It’s been a few months since we last reported on our journey towards the Zero Carbon Construction Site of the future at our Edinburgh Biomes project - Royal Botanic Gardens Edinburgh.
As advanced works come to a close, we currently have limited onsite presence. But fear not, that hasn’t slowed us down and we have continued to beaver away behind the scenes to iron out some of the knotty issues we face in reducing our carbon emissions on site.
One of the things that we have been grappling with is the financial costs associated with zero carbon construction. Generally, we’ve found the upfront costs of lower carbon options to be considerably higher than more traditional methods - but of course, the costs can be recouped over the longer term through energy efficiency.
We’re taking this opportunity to trial as many low carbon options as possible, without any additional cost to the customer, by working with third parties and our supply chain partners such as Sunbelt Rentals. They’ve stepped up and are subsiding the cost of the eco-friendly cabins on site, allowing us to collect the best data on their performance and showcase the benefits these cabins can really deliver.
Through these trials, we’ll understand what does and doesn’t work, both in terms of carbon reduction and cost efficiencies and, once we have that understanding, we can implement these solutions on other projects across our portfolio.
Elsewhere, topsoil has been at the ‘top’ of our list.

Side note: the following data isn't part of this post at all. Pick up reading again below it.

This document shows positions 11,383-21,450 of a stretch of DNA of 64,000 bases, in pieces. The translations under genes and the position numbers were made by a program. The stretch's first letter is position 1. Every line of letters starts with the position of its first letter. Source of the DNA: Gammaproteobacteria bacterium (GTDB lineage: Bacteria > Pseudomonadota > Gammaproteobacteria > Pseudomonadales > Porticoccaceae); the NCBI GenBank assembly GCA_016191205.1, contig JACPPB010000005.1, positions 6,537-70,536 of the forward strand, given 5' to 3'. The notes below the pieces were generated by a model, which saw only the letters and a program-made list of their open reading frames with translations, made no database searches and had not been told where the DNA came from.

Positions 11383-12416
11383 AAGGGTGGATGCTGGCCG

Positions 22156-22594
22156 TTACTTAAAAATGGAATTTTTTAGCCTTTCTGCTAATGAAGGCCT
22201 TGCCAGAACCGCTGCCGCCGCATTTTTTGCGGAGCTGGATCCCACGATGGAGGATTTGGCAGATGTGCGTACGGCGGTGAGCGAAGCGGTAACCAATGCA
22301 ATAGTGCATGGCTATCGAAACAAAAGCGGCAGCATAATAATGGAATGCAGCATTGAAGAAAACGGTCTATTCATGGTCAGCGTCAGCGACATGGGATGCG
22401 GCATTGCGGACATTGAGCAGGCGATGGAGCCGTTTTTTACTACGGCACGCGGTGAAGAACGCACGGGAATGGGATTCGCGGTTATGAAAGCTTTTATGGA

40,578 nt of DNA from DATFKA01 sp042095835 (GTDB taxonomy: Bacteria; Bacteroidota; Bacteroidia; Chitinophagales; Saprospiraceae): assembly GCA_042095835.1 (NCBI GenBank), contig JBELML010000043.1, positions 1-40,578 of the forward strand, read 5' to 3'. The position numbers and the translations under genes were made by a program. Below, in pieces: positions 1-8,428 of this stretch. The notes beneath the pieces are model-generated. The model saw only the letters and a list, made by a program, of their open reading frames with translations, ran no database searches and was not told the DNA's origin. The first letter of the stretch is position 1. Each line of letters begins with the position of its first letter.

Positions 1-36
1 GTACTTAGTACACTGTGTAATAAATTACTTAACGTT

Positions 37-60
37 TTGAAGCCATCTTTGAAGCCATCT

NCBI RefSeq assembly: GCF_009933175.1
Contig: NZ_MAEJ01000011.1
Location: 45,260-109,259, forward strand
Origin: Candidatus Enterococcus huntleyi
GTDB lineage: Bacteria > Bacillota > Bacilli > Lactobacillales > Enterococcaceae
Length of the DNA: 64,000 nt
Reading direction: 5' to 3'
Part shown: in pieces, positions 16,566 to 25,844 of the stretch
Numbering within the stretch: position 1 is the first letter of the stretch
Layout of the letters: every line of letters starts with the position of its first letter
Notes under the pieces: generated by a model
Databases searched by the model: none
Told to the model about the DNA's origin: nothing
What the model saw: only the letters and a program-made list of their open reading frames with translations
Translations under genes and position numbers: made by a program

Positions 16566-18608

While we always look to repurpose topsoil due to it being a nutrient-rich, fertile, valuable and finite resource taking around 100 years to make, on a project of this scale – we had a substantial amount spare! We offered the soil to local individuals and organisations and were delighted to be inundated with requests from the community.
Made possible by the Scottish Environment Protection Agency (SEPA) who agreed that we were able to use the ‘Greenfield soils protocol’, we delivered some 50 tonnes around the local area. A significant step forward in ensuring that this valuable resource is classified as a material that can be reused and its inherent value is not lost.
And finally, as I reflect back on one of the key aims of this experiment, I am also delighted to report that we’ve made significant progress in upskilling our people as well as our supply chain partners.
Across the UK, we’ve implemented a mandatory Carbon Conscious education programme, so that all of our workforce understands the carbon costs of their behaviour and how they can play their part in helping Balfour Beatty reduce its carbon footprint.
We’ve also started working with our partners to ensure that qualifications and training frameworks reflect the importance of carbon-related knowledge and skills, helping to increase the level of understanding on climate change and how their skills contribute to net zero. One of the key things we’ve looked at is ensuring that sustainability is included in all apprenticeships.
We still have a long way to go, but we’re pleased with how far we’ve come to date. It’s not all been plain sailing, but personally, I am grateful to work for a company that takes its environmental responsibility so seriously and is willing to put in the work for the benefit of the wider industry.
Angela Pllu, Environment & Sustainability Manager